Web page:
That Twitter Thing

Oh, crap, Eric’s gone and written another long post…

Since we publicly launched Gnip last week, we’ve been asked numerous times if we can integrate with Twitter or somehow help Twitter with the scaling issues they are facing.  We can, but we depend on Twitter giving us access to their XMPP feed.

We are huge fans of Twitter so we’re patiently waiting for that access.  In the mean time, the questions we’ve received have prompted us to explain two things: (1) How we would benefit Twitter and anyone who wants access to Twitter data and (2) Why – if you are a web service – it’s worth integrating now with Gnip rather than waiting either for (a) Gnip to integrate with Twitter or (b) you to get as popular as Twitter and have scale issues.

Let’s address the first issue: How we would benefit Twitter and anyone that wants to integrate with Twitter data.

Twitter has found that XMPP doesn’t scale for them and as a result, people are forced to poll their API *a lot* to get updates for their users.  MyBlogLog has over 25,000 Twitter users that they throw against the Twitter API every 15 minutes.  This results in nearly 2.5 million queries against the API every day, for maybe 250K updates.  Now add millions of pings from Plaxo and SocialThing and Lijit and heaven forbid Yahoo starts beating up their API…

If Twitter starts pushing updates to us, via our dead simple API or Atom or their XMPP server, we can immediately reduce by an order of magnitude the number of requests that some very large sites are making against their API.  At the same time, we reduce the latency between when someone Tweets and when it shows up on consuming sites like Plaxo.  From 15 minutes or more to 60 seconds or less.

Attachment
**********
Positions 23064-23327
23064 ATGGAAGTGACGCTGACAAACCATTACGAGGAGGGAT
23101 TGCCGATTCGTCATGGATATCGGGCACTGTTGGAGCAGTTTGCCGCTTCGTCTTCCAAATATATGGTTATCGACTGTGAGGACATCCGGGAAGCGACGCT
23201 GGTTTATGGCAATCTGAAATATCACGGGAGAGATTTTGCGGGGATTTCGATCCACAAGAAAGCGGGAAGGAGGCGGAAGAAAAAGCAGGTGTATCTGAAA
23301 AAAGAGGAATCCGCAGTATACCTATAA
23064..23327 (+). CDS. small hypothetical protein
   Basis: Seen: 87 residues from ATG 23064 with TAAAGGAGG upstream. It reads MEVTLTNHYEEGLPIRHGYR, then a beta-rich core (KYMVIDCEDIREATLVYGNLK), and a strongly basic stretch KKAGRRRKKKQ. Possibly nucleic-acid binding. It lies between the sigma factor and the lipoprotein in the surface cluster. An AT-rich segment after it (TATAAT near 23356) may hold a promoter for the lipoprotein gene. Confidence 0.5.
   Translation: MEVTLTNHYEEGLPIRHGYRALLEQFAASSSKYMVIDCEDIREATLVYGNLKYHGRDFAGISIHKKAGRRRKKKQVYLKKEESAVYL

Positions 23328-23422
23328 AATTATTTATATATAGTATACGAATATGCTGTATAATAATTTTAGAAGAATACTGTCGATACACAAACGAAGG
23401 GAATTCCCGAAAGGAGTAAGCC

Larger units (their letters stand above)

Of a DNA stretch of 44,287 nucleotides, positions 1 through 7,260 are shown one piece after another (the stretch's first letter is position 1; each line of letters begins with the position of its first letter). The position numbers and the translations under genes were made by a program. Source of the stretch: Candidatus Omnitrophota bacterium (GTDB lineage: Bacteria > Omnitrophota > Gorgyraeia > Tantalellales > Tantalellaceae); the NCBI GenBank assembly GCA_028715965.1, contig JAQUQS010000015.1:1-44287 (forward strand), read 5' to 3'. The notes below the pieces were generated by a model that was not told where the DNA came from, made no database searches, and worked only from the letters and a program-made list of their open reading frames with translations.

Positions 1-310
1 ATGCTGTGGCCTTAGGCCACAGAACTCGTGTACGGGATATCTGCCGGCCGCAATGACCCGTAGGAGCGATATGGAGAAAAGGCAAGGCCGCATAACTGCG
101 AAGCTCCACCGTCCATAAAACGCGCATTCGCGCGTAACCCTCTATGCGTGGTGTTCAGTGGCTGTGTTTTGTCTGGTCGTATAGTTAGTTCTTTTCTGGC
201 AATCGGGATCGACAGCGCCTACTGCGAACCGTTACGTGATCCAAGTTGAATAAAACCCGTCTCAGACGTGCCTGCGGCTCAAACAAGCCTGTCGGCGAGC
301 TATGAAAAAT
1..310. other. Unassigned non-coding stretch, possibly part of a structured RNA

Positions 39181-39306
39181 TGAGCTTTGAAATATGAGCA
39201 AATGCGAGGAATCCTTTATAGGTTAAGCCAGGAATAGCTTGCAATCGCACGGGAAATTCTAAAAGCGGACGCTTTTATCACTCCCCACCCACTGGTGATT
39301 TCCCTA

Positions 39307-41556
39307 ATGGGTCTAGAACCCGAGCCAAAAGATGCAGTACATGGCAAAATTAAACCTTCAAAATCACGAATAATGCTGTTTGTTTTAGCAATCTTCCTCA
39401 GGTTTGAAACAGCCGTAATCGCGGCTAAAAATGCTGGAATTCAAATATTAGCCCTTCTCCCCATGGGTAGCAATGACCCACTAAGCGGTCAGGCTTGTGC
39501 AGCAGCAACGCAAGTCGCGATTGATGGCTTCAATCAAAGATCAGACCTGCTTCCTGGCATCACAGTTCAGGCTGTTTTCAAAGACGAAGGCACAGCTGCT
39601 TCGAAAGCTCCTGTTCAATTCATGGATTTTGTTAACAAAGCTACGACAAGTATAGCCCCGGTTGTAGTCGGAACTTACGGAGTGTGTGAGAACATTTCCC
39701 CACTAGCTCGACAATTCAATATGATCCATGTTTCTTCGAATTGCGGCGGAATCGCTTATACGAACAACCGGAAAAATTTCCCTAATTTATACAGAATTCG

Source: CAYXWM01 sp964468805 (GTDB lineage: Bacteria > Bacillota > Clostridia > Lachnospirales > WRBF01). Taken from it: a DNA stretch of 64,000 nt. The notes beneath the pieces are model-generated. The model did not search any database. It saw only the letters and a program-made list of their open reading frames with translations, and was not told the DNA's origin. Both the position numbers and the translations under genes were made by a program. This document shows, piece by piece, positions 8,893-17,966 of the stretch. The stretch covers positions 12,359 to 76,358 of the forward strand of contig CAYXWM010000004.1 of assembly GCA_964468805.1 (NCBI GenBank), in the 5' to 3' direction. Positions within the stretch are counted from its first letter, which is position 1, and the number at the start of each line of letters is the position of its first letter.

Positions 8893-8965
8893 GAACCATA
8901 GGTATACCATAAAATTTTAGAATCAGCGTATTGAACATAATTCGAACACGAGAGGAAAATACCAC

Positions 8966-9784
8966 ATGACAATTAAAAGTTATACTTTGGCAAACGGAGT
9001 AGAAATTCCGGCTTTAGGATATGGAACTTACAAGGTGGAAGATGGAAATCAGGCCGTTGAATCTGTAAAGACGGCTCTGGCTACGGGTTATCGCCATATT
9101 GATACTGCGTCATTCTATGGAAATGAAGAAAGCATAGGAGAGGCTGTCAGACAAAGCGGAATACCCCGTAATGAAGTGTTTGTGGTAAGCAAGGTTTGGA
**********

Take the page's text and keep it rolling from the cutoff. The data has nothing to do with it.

We expect that Twitter has their collective heads down and are working around the clock to buttress their infrastructure, and it’s unlikely that they’re going to do anything optional until that’s sorted out.  Unfortunately, “integrate with Gnip” probably falls into the optional category. We expect, however, that at some point Twitter will start opening up their data to more partners once they feel like they have their arms around their infrastructure.

If you run a web service and integrate with Gnip today, you’ll automatically be able to integrate with Twitter data once they give us access.  Presumably you won’t have to wait in line to get direct Twitter integration.  In addition, you’ll have immediate access to all of the other data providers that we integrate with. Such as  Delicious, Flickr, Magnolia, Get Satisfaction, Intense Debate and Six Apart.  For example, only took Brightkite 15 minutes to integrate our API and start pushing data to our partners via us.

Now for the second topic.  Why – if you are a web service – it’s worth integrating with Gnip now rather than waiting either for (a) Gnip to integrate with Twitter or (b) you to get as popular as Twitter and have scale issues.

All things considered, it’s best not to end up in Twitter’s position.  They have a ton of passionate users (I’m one of them) who want reliable service and don’t have infinite patience.  The old startup cliche of “these are problems we’d like to have” is carp.

You don’t want to be in the position where your business suddenly takes off and your infrastructure falls over because people are banging your APIs to death.  You don’t want your most passionate users calling for mass exodus.  It’s better to take a few minutes to start pushing notifications to Gnip now than when you’re doing 20-hour days rebooting servers.

You also don’t want to be in the position that your company takes off and you suddenly get throttled by an API provider.  Nothing is worse than have to pull data sources because you’ve over-polled and the host decides to turn off the spigot.  Start pulling notifications from Gnip and feel secure that you’re only asking for data when there’s something new.

I still use Twitter every day.  Don’t try to kid me; I know you still do too.  Let them get on with their work and rest assured that we’ll integrate with them the instant we get the okay from them.